Capt. Richard Miyamoto of Hamakua Police said Hawaii Fire Department rescuers located Daysen Masuda in a ravine this morning.

Masuda had sustained a leg injury, Miyamoto said.

Posted at 9:04 a.m.:

A day of play warfare near O`okala turned serious Sunday when one of the participants in an Airsoft competition went missing.

A spokesman for the Laupahoehoe Fire Station said a group of 40 participants began searching for a 20-year-old member after he turned up missing after a lunch break.

The man was identified by police as Daysen Masuda, who weighs about 155 pounds and has "buzzed" hair. He was last seen wearing a black long-sleeve t-shirt and camouflauge pants.

After searching without success, the group called for help from the police and fire departments shortly before 5 p.m.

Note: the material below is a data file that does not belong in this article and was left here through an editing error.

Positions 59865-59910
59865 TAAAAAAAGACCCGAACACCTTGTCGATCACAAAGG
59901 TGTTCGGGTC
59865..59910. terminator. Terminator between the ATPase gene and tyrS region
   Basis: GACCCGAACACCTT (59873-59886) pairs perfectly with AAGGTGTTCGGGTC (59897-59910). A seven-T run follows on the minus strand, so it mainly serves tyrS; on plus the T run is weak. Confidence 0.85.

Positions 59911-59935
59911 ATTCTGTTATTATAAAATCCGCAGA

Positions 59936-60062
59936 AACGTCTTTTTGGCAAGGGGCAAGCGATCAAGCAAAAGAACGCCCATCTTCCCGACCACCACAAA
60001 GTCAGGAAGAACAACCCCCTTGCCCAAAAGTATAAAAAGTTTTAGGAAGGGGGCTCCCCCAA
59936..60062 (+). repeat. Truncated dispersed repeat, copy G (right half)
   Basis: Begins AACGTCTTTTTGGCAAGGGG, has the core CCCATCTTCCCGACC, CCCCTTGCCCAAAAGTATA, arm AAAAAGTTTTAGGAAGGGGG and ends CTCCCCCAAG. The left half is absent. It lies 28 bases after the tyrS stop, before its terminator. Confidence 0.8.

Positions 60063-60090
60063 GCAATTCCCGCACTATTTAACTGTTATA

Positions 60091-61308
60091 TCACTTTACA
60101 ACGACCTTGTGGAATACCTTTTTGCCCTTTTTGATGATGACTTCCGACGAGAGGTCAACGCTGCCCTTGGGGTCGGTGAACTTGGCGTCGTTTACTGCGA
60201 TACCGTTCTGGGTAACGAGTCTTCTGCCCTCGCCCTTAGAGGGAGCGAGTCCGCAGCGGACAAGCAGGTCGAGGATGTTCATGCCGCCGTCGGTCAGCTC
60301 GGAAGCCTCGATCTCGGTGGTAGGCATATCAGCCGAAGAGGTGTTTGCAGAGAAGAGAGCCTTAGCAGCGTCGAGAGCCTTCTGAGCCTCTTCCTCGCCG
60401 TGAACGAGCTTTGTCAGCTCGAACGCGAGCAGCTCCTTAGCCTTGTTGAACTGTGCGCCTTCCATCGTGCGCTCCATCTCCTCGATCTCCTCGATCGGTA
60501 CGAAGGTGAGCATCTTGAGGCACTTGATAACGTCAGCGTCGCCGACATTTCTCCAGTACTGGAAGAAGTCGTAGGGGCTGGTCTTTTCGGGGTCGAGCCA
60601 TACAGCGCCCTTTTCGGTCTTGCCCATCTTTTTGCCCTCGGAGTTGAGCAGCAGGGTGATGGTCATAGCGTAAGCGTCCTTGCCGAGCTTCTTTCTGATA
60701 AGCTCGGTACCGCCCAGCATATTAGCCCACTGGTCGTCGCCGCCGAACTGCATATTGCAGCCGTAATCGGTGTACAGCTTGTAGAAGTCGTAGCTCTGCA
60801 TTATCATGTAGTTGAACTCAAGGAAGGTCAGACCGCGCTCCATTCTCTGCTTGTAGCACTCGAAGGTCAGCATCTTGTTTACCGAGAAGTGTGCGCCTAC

A total of 17 members of those departments and group members continued their search until dark. It was to resume at first light today with the assistance of the fire department’s Chopper 1.

Airsoft pellets. Wikipedia photo.

Airsoft involves the use of replica [airsoft] guns firing round plastic [airsoft BB] pellets.

The station spokesman said the game area near the intersection of Ka`ala Road and Niupea Homestead Road was a 21-acre, heavily forested area with ravines and surrounded by tall eucalyptus trees.

Anyone with information on Masuda’s whereabouts is asked to call the police department at 935-3311.

Friday, February 08, 2013

Teen accused of bringing Airsoft gun to school faces felony charge

A 17-year-old accused of bringing an Airsoft gun to school faces a felony charge.